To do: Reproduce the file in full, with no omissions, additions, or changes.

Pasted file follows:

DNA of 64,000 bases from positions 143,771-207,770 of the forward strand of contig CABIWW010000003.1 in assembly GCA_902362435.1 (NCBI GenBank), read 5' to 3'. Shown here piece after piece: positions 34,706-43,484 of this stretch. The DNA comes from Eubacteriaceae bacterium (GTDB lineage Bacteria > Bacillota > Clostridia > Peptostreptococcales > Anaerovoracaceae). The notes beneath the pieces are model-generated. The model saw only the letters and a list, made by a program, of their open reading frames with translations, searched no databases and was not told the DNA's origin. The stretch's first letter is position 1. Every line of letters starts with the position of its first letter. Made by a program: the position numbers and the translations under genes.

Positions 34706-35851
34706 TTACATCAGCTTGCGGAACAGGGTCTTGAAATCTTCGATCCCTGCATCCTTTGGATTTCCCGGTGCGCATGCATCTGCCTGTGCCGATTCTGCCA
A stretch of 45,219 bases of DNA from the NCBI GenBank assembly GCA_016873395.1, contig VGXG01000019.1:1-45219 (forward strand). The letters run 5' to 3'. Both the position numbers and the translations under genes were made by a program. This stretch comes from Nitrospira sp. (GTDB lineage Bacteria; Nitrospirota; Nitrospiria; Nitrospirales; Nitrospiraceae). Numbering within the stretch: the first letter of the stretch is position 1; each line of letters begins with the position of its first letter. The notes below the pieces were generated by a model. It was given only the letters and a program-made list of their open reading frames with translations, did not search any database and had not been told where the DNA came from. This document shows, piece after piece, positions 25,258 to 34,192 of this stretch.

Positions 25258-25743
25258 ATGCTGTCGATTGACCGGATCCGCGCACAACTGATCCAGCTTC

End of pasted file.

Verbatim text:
DNA of 64,000 bases from positions 143,771-207,770 of the forward strand of contig CABIWW010000003.1 in assembly GCA_902362435.1 (NCBI GenBank), read 5' to 3'. Shown here piece after piece: positions 34,706-43,484 of this stretch. The DNA comes from Eubacteriaceae bacterium (GTDB lineage Bacteria > Bacillota > Clostridia > Peptostreptococcales > Anaerovoracaceae). The notes beneath the pieces are model-generated. The model saw only the letters and a list, made by a program, of their open reading frames with translations, searched no databases and was not told the DNA's origin. The stretch's first letter is position 1. Every line of letters starts with the position of its first letter. Made by a program: the position numbers and the translations under genes.

Positions 34706-35851
34706 TTACATCAGCTTGCGGAACAGGGTCTTGAAATCTTCGATCCCTGCATCCTTTGGATTTCCCGGTGCGCATGCATCTGCCTGTGCCGATTCTGCCA
A stretch of 45,219 bases of DNA from the NCBI GenBank assembly GCA_016873395.1, contig VGXG01000019.1:1-45219 (forward strand). The letters run 5' to 3'. Both the position numbers and the translations under genes were made by a program. This stretch comes from Nitrospira sp. (GTDB lineage Bacteria; Nitrospirota; Nitrospiria; Nitrospirales; Nitrospiraceae). Numbering within the stretch: the first letter of the stretch is position 1; each line of letters begins with the position of its first letter. The notes below the pieces were generated by a model. It was given only the letters and a program-made list of their open reading frames with translations, did not search any database and had not been told where the DNA came from. This document shows, piece after piece, positions 25,258 to 34,192 of this stretch.

Positions 25258-25743
25258 ATGCTGTCGATTGACCGGATCCGCGCACAACTGATCCAGCTTC